Celebrating Vermont downtowns and their strength
Preservation Trust of Vermont hosts annual conference in Wilmington
By Olga Peters/The Commons
Link to Full Article: http://www.commonsnews.org/site/site05/story.php?articleno=5581&page=1
WILMINGTON—The Preservation Trust of Vermont gave awards to five Wilmington organizations and individuals at its annual conference held on June 8 in Wilmington’s Town Hall.
The trust commended Friends of the Valley Foundation, Wilmington Vermont Fund, Flood Stock, Deerfield Valley Rotary, and Lisa Sullivan and Philip Taylor of Bartleby’s Books for their collective work in rebuilding Wilmington after Tropical Storm Irene.
“Sunday, Aug. 28, 2011, is a day that will forever be remembered in many parts of Vermont,” wrote the Trust in its awards narrative. “In Wilmington, local residents, second home owners, business owners and visitors literally stood by and watched the raging Deerfield River rise and take over their village as a result of the torrential rains from Tropical Storm Irene.
“We have all heard and seen the stories of what happened – buildings flooded or washed away, roads collapsed, businesses destroyed, people left homeless. The collective response to the flood, and the immediate effort and effectiveness to rebuild, demonstrates a deep commitment to partnership and perseverance in the name of the greater community.”
The Friends of the Valley Foundation, founded by Lynn Bucossi, Kevin Ryan, and Chris Zizza, provide community members with scholarships for camps and colleges and grants for a person or family in a crisis situation. After Irene, the foundation worked toward rebuilding the severely flooded North Star Bowl bowling alley on Route 100. The team has also pledged to help rebuild Dot’s Restaurant.
Also committed to Dot’s, Tamara and Daniel Kilmurray, second home owners in the area for more than 10 years, started the Wilmington Vermont Fund with a donation of $250,000. According to the Trust, the foundation purchased the Parmelee & Howe Building at the corner of Route 9 and Route 100 north, and provided financial resources to businesses.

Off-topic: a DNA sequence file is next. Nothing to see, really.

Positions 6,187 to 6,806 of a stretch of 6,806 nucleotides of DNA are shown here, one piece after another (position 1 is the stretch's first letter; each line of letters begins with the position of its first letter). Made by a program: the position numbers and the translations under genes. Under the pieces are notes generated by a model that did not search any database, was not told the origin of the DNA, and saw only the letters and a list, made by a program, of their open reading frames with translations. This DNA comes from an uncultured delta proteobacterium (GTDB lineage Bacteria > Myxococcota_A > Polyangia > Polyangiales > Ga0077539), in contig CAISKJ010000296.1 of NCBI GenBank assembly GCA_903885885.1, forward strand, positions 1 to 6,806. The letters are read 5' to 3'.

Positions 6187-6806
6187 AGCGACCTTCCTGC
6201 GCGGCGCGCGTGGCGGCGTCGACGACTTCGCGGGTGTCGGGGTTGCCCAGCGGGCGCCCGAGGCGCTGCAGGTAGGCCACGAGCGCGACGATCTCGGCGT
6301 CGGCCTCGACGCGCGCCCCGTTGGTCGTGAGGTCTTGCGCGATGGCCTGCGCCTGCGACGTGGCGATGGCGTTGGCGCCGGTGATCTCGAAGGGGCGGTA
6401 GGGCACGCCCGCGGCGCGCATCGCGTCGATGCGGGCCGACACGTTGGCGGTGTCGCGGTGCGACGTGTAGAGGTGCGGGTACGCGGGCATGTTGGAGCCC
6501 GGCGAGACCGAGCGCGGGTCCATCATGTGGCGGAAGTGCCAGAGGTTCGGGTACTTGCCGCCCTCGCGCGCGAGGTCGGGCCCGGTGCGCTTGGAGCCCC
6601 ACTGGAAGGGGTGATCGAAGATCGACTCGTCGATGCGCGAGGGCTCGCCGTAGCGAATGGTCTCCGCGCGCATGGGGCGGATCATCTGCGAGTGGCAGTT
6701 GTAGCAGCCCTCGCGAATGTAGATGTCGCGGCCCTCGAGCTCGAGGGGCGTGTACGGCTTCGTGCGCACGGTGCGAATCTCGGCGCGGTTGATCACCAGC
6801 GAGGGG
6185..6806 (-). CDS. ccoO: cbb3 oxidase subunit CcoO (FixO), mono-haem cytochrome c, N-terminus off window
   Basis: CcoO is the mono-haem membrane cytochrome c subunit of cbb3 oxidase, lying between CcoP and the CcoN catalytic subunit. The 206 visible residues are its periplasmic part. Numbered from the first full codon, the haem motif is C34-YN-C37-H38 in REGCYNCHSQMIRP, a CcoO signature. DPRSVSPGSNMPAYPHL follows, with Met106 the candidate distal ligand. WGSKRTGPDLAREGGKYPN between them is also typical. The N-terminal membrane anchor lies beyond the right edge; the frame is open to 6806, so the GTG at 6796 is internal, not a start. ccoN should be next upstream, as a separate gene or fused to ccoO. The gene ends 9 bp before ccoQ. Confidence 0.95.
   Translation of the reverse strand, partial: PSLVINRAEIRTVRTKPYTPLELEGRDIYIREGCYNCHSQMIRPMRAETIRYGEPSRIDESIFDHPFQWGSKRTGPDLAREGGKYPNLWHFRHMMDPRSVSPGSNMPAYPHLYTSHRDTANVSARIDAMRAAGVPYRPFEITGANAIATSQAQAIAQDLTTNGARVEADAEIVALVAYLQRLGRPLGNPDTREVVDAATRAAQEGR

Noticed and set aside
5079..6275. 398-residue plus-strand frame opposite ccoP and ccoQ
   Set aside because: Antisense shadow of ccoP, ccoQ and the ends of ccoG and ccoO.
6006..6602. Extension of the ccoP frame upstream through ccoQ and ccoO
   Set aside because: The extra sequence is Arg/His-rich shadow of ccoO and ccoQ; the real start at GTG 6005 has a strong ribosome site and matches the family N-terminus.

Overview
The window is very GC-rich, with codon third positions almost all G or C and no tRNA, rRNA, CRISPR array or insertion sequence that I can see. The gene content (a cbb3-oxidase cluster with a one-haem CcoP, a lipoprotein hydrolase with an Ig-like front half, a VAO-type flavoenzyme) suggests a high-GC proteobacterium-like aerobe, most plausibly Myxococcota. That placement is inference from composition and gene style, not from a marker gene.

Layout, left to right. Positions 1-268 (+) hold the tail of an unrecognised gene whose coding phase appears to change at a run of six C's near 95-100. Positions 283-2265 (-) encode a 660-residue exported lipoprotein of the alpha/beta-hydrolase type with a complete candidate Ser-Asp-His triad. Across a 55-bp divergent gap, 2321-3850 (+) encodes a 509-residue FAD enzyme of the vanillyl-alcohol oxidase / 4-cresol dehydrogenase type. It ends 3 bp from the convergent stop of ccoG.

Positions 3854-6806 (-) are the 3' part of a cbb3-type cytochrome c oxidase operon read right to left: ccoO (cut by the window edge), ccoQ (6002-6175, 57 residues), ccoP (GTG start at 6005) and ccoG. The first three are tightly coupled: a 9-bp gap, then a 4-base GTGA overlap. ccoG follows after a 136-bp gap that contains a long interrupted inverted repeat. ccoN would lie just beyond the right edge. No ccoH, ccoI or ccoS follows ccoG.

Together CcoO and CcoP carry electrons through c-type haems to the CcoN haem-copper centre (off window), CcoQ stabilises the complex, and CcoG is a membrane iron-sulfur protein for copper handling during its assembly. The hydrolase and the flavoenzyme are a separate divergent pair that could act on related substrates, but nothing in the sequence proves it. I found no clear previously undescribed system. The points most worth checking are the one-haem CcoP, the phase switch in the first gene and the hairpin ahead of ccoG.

“These are not just businesses they are people’s lives,” said Daniel Kilmurray.
In a separate interview, board member John Gannon said the fund hopes to find a tenant for Parmelee & Howe after it completes renovations. The challenge, he said, is attracting someone with the business savvy to build a business in Wilmington’s cyclical economy.
Rep. Ann Manwaring, D-Wilmington, is also involved with the Wilmington Vermont Fund. She said that new business owners must commit to producing an “outstanding product” to attract customers. Vermont does well in producing quality and Wilmington will strengthen overtime, she said.
Wilmington and Dover’s economies are primarily tourism-based. Manwaring suggested that new entrepreneurs build non-tourism based businesses.
“It needs to happen,” she said. “Not just here [but across Vermont], but we’re working for here.”
Manwaring asserted that saving struggling businesses requires a sea change in Vermont. After Irene, recovery resources have flowed mostly to homeowners. The state and funding agencies place businesses into the “rubric of economic development.” Businesses owners receive loans, and rarely receive grants, as homeowners do.
In Vermont, most business owners are individual owner/operators struggling as much as independent homeowners, she said.
At issue, said Manwaring, is that “businesses don’t vote, and homeowners do.”
If the state wants to build jobs it needs to support businesses, she added.
The fund has raised more than $475,000 with a goal of $3 million.